I think it's a terrific adaptation of Poe's work. It isn't Poe's work, but it brings to the stage all the atmosphere, language and horror of the writing. As a performer, you don't really get to see what it looks like or sounds like from the seats, nor, for that matter, whether the performances themselves are as good as all us actor-types like to think they are. But that's not about the adaptation itself. That's on us and how well we do our jobs.

I think Poe would be tickled.

Photo: From L to R: Kristina Daniel, Jef Pollock, Kent Vest, Penelope Grover, & Ron Hasson (not pictured, David Heck, Phil Antonino, and Skip Maloney)

The Challenges of Decreasing Theatre's Carbon Footprint

Rebekah Dare Guin

  • North Carolina Columnist

The Globe Theatre and theaters around the Globe, build elaborate sets for each one of their shows. Every time, they must face the environmental impact of set building and striking.  

“Theater is tough,” Adam Maxfield, technical director for Playmakers Repertory Company, said. “There is so much we can’t reuse. By the time material gets cut down, it is just cut down.”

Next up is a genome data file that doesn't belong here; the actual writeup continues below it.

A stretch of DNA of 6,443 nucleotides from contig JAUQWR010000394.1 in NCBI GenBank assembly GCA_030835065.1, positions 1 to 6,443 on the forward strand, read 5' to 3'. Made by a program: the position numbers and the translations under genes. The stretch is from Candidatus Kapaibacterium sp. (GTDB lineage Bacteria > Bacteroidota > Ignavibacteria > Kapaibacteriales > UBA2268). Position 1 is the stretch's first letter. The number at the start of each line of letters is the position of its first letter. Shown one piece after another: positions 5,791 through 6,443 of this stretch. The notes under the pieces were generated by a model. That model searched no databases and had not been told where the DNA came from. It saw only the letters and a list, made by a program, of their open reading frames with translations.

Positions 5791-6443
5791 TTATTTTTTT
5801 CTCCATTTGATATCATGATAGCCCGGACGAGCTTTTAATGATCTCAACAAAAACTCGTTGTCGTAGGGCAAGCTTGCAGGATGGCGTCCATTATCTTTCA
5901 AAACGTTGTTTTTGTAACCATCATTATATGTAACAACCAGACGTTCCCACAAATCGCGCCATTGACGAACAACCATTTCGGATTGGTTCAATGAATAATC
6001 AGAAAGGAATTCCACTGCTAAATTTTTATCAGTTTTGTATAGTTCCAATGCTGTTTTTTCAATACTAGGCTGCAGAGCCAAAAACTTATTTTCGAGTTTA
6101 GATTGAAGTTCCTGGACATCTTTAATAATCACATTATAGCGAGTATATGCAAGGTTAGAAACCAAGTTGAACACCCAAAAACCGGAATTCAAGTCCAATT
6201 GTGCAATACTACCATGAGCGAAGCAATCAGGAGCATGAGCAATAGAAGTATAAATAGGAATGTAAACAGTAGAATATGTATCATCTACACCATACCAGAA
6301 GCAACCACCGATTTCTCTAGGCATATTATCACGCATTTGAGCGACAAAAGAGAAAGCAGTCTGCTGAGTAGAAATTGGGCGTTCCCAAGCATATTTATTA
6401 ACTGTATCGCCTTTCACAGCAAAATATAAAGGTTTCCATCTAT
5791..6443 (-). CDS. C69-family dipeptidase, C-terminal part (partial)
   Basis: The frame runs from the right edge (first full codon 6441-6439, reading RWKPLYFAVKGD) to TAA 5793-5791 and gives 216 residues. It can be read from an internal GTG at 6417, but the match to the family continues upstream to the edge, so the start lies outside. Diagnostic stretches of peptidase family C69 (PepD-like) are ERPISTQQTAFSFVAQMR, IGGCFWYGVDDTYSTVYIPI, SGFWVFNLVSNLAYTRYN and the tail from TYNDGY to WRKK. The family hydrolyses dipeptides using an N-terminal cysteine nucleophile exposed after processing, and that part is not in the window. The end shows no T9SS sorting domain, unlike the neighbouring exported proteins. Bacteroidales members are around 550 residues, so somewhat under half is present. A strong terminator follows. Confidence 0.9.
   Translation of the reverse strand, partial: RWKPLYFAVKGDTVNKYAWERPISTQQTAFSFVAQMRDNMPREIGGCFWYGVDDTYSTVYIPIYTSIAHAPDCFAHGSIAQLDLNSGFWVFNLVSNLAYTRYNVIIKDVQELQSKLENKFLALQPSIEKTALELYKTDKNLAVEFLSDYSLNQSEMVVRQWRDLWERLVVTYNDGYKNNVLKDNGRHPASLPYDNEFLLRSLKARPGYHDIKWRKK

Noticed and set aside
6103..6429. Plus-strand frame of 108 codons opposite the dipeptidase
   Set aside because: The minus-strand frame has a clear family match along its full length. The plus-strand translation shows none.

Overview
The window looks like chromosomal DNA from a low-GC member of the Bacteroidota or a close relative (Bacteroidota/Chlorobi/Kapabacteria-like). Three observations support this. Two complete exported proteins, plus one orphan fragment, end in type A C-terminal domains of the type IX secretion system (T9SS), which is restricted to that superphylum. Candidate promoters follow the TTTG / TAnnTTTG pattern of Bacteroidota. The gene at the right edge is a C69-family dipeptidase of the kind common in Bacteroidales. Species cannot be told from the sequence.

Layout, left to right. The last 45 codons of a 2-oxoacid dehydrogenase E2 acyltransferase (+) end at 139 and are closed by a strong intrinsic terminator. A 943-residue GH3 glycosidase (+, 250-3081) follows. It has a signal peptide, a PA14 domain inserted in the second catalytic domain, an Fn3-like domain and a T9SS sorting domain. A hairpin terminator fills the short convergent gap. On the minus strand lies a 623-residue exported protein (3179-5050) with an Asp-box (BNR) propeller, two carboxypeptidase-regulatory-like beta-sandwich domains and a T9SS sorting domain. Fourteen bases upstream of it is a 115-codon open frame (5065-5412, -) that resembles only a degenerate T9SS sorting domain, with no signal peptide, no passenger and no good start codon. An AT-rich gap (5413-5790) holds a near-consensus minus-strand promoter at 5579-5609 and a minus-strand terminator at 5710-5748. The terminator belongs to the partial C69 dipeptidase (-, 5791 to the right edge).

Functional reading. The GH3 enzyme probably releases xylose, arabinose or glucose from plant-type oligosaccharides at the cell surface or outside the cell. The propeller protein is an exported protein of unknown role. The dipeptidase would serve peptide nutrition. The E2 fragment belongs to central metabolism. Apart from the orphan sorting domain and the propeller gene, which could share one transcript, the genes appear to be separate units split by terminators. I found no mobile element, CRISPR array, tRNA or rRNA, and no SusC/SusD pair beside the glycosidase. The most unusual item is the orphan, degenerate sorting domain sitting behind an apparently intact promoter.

Sets, particularly the ones in large performance spaces, use truckloads of lumber, pounds of steel, boxes of screws, and gallons of paint in every shade of the rainbow. These materials are lovingly assembled and displayed during the run of a show. 

Then, the sledgehammers come out. 

Strike is an alarmingly short process in comparison to the build time of most projects. Sometimes, minutes after the audience leaves their seats, the cast and crew will be busy working to dismantle the world of the play. 

It might seem cathartic to chuck broken wood and mangled steel into industrial dumpsters, but it should also be unsettling. The pile of reusable and recyclable materials is dangerously low. 

This is not unusual. As soon as a drop of paint is brushed onto wood, it no longer meets the requirements for recycling. Of course, there is always in-house reuse, but for most items, it becomes impractical. 

Each set is unique. It is hard to see many of the pieces get reused. Pieces from ‘Sweeney Todd’ just don’t have much use in ‘My Fair Lady.’

Because of texturing and other design elements, it is difficult to reuse materials even if another show has a piece of the about the same size and shape.